KAREN VOGL: How to consistently write in excess of $1m in fees - Part 3: Skill set

KAREN VOGL: How to consistently write in excess of $1m in fees - Part 3: Skill set

08 November 2013 by Karen Vogl 0 comments
Karen Vogl

How to consistently write in excess of $1 million in fees - Part 3: Skill set

Blogger: Karen Vogl, principal, hockingstuart Ringwood

This is the third instalment of “How to consistently write in excess of $1 million in fees”, and today we will explore the fundamentals of the “how” by looking at the necessary skills required to achieve this million-dollar goal.

I believe the most important skill is being organised. It underpins everything you do and enables you to achieve more in less time. If you, like me, are not a naturally organised person, you really need to find a way to get organised. I learnt from my mistakes and consequently, it took me many years to get it together.

So what do I mean by being organised? I have a system for each and every action - pre-lists, listing presentations, follow up, database management, buyer management, vendor management, sales meetings, training, everything. My desk used to be covered in paper, now it has what I am working on for the day and everything else is put away. I must admit, I am not good at being organised so I have help, but I follow the procedures. This cuts down on calls to the office and other support staff, which can be very time consuming when you are running between appointments.

Hand in hand with being organised is being disciplined. If you have the procedures, you must follow them – every time. I have also found that being organised and disciplined helps with managing my time away from work. It allows me the opportunity of having more free time (up to me if I want to use it) and therefore having some semblance of work/life balance (of which I have an opinion, but that’s for another time).

The next vital skill set to attain and master is the listing presentation. This is my number one tool – I am always honing and improving my presentation.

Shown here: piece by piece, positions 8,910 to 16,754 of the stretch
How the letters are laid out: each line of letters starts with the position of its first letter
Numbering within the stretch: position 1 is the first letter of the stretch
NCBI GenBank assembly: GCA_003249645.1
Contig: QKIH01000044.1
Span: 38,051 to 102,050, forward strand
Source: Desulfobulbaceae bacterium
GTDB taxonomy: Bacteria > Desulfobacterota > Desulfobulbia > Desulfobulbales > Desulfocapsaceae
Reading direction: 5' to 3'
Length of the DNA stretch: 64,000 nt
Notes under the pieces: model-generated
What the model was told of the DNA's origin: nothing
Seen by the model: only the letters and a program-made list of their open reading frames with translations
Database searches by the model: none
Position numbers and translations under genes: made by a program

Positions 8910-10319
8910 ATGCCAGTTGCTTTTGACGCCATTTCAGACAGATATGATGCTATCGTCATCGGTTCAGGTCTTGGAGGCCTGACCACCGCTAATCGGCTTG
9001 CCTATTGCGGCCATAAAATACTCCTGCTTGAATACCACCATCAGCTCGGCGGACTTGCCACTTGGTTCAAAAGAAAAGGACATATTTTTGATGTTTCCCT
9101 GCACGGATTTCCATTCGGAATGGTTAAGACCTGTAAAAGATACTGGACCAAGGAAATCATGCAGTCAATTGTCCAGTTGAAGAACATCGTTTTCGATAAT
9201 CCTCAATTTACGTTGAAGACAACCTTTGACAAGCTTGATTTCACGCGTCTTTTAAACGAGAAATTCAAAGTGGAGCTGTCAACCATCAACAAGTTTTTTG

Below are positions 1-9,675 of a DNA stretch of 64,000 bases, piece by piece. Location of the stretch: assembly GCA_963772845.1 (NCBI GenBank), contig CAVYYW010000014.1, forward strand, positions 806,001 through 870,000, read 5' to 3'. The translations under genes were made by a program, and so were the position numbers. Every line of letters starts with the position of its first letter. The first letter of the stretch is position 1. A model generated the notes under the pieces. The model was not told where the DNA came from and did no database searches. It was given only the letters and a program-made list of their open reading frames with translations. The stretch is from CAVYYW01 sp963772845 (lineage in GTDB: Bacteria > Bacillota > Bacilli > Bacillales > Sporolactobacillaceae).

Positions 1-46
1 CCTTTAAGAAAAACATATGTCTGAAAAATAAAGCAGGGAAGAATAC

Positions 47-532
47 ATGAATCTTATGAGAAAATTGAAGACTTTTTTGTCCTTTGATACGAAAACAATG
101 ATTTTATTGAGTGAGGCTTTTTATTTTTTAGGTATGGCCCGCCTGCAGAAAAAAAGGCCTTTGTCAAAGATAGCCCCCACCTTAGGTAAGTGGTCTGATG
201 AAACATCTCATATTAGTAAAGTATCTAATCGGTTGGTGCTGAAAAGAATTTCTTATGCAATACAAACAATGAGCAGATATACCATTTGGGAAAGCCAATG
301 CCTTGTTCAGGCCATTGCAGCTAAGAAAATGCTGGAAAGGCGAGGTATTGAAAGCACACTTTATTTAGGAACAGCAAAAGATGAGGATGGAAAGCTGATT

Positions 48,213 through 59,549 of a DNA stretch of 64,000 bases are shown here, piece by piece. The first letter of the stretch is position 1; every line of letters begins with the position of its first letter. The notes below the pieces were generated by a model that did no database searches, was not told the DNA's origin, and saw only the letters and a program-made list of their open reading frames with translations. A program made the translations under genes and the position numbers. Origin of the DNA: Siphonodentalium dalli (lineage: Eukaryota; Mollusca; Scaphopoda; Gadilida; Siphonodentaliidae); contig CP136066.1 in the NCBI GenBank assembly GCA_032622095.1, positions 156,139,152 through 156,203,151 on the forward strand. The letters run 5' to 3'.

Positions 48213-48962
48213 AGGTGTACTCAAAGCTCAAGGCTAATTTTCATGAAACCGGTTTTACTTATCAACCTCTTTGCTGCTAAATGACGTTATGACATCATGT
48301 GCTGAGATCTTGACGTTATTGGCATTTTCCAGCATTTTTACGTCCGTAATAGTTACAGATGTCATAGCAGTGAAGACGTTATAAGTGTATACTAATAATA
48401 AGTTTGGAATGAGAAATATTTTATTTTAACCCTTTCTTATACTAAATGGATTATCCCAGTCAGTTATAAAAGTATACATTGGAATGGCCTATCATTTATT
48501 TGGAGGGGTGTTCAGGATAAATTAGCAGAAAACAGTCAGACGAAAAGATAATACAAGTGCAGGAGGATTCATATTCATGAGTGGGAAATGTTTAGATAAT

But like the rest of my life, it follows a very set structure. I know what to say and when to say it, when to speak and when not to speak, when to push and when to pull back. This is a delicate balance and depends a lot on the client, so mastering the listing presentation takes time. Practice is key, but I learnt the most (and continue to) by sitting in lounge rooms.

You also need to have a full-proof negotiation plan so you remain calm and in control throughout the process. This also requires practice, and your success is directly proportional to the amount of time and preparation you put in ahead of time. What do you know about your clients? What are they trying to achieve? Is there a deadline? Do they have a backup plan? Why are they trying to buy now? The more you know about them, the better the outcome will be. So you need to know how to ask questions and what questions to ask.

Prospecting is the number one skill every agent should master at the start of their career. As your career progresses you can decide whether or not you want to continue to prospect at the same intensity, but I have found that there is not enough time, so I get someone else to do it for me. I follow all of my “hot” appraisals but pass the “luke warm” prospects to my business development team. They will then nurture and track them until they are escalated to the point where I can take over (and hopefully list it!). This way 90 per cent my time is spent on dollar-productive activities.

The final skill required is management skills. To consistently write in excess of one million dollars you need help, which means you will have a team. I believe it is important to know how to manage them and reward them. Great culture breeds success, which in turn creates more success, creating the momentum required to write seven figures year in, year out.

Read Part 1 and Part 2.

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